Swift stays sure for


Suzuki Swift, action front
Suzuki Swift, static front
Suzuki Swift, rear static
Suzuki Swift, action front 2
Suzuki Swift, action side
Suzuki Swift, static rear
Suzuki Swift, dashboard
Suzuki Swift, boot
Suzuki Swift, static side

IF a new car doesn't fly out of the showroom the next version will be widely different - or simply not appear.

On the other hand, should it sell like hot cakes, expect Phase II to look surprisingly familiar. Daft to rock the boat if the punters love it, of course.

That approach has worked well for the likes of Volkswagen, most notably with the Golf (currently on v.7) and now Suzuki has followed the line of least resistance too.

So the latest edition of the Swift might be all-new on the outside but there's clearly been a case of evolution, not revolution.

Quite right too, you'd say after a drive in the new Japanese-built baby. The first one was right up there for its on-road credentials and the latest one is too.

It certainly keeps very clear roots with the first Swift, only gaining the bigger mouthed radiator look that is the current fad in styling studios around the world.

A tiny bit (10mm) shorter and (15mm) lower, the body is also wider (by 40mm) and by stretching the distance between front and rear wheels (by 20mm) there's a bit more legroom in the rear.

More crucially, because the size stopped some people signing for the earlier Swift, the newcomer's boot volume is up by a healthy 25 per cent, to 265 litres, and is now broadly in line with others in its class.

Prices now start at £10,999 for a SZ3 grade Swift powered by a 1,242cc petrol engine producing 89bhp and capable of a theoretical 65.7mpg average, combined with a 111mph top speed and 0-62mph in 11.9 seconds.

This same engine is available as the £15,499 SZ5 SHVS ALLGRIP - a string of capital letters telling us that the car has on-demand all-wheel drive (for ultra slippery conditions) and is fitted with a modest hybrid system comprising a small extra battery that powers a built-in starter generator and adds a whiff of accelerative power.

It also helps this model record the range's lowest emissions figure (97g/km), although April's car tax changes mean only a modest £20 first year saving over the car that's going to be the biggest seller.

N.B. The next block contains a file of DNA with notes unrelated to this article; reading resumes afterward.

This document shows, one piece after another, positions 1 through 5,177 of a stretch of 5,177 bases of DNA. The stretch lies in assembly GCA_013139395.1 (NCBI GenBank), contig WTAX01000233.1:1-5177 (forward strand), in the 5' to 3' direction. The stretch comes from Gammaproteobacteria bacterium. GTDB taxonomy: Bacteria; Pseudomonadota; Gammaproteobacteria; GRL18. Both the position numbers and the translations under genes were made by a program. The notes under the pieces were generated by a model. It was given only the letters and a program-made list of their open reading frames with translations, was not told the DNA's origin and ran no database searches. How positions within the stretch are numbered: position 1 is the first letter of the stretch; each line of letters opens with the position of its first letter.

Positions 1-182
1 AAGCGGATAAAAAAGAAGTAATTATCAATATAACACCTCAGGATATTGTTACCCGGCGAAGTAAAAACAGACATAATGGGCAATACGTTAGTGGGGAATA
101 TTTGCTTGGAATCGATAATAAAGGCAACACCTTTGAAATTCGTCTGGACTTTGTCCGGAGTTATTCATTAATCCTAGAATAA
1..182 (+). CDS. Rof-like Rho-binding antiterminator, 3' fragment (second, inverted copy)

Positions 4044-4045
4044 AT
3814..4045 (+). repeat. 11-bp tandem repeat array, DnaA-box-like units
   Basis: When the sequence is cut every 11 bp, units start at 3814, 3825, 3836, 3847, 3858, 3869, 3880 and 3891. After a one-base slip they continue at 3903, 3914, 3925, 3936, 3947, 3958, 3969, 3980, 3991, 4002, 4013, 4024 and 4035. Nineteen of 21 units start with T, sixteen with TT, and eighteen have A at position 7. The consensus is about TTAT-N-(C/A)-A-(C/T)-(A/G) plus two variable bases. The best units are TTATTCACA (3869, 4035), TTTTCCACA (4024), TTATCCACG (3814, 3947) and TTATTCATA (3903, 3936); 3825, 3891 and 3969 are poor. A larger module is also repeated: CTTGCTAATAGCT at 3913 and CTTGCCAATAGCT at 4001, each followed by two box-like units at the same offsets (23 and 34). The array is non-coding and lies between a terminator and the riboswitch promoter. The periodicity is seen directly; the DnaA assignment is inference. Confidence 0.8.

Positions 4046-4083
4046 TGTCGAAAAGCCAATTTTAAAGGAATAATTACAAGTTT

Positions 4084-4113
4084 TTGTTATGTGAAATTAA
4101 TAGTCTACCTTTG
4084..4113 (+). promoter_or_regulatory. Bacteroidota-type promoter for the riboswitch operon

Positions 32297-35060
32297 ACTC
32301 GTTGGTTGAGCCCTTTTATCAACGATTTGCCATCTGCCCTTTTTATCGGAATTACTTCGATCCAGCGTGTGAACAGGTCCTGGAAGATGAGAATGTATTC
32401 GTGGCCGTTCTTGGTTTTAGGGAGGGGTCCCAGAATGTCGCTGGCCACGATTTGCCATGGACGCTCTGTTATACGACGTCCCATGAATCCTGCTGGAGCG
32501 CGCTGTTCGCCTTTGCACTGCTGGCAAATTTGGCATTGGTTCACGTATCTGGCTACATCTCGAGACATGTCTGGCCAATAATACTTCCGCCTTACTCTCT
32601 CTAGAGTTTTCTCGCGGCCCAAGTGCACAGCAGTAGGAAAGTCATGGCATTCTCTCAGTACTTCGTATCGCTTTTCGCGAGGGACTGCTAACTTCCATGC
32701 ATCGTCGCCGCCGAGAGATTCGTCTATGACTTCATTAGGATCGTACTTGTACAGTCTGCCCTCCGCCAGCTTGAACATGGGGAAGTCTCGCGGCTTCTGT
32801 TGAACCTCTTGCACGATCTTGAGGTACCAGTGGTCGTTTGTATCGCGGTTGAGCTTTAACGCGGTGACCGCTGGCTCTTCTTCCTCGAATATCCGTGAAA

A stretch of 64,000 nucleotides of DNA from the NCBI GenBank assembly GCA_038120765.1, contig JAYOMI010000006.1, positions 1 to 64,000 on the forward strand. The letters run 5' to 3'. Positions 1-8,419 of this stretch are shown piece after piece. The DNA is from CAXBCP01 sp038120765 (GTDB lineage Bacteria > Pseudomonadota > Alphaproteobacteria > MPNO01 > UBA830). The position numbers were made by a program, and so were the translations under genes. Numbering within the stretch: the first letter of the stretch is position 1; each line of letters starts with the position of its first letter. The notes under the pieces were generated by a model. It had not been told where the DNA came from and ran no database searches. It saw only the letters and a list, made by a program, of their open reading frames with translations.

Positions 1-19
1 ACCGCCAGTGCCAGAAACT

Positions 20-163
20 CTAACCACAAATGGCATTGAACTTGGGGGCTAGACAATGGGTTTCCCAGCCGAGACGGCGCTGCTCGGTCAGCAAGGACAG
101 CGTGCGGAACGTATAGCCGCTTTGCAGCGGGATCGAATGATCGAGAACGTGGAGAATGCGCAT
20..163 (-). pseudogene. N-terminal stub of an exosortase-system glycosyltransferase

That's a Swift with smaller three-cylinder 998cc engine that costs £12,999 in SZ-T guise and thanks to a turbocharger produces a healthy 109bhp and enough pulling power to provide a car that feels keen to get on with the business of moving you about.

There's been a modest weight reduction to an already lightweight car; you would need three of the slimmest 890kg version to tip the scales with a single Range Rover on the other side.

With the smaller engine up front the new Swift feels every inch ready to provide its 121mph top speed and sprint to 62mph in 10.6 seconds.

A modestly demanding hill route (with added Sunday cyclists galore) showed 58mpg on the dash readout - a fine result, if inevitably shy of the 61.4mpg official average.

A similarly demanding - and cyclist heavy - route in the 1.2 litre Swift dropped the readout to 52mpg; still good but from a car that felt less eager and engaging.

Rounding off the current Swift range (expect a hottish-hatch Sport along in the near future) is a 1.0-litre with automatic gears (£15,848) that tops the price list, or with the mild hybrid system (£14,499).

Suzuki has joined the single no-cost colour ploy that is making lots of cars look cheaper than they really will be. A non-metallic red is the only Swift finish that doesn't add at least £485 to the bottom line (with a metallic finish, or £650 if you want the roof a different hue).

Every new Swift has air conditioning and Bluetooth - and five-doors, as the previous three-door version is scrapped. Move to the SZ-T grade and you add smartphone link display, rear view camera, front fog lamps and alloy wheels.

Range-topping SZ5 Swifts have auto air con, satellite navigation, adaptive cruise control, polished alloys, rear electric windows and camera and radar that look ahead and will brake for you in an emergency.

Inside any of the new Swifts, hard plastics are order of the day with a blade of silvered plastic across the dash doing its best to raise the tone. Instruments and switches are easy to read and reach and Suzuki has not (thankfully) moved most functions to a touchpad screen.

So, a successful rebirth of a car that remains near the top of the class if you enjoy a drive.


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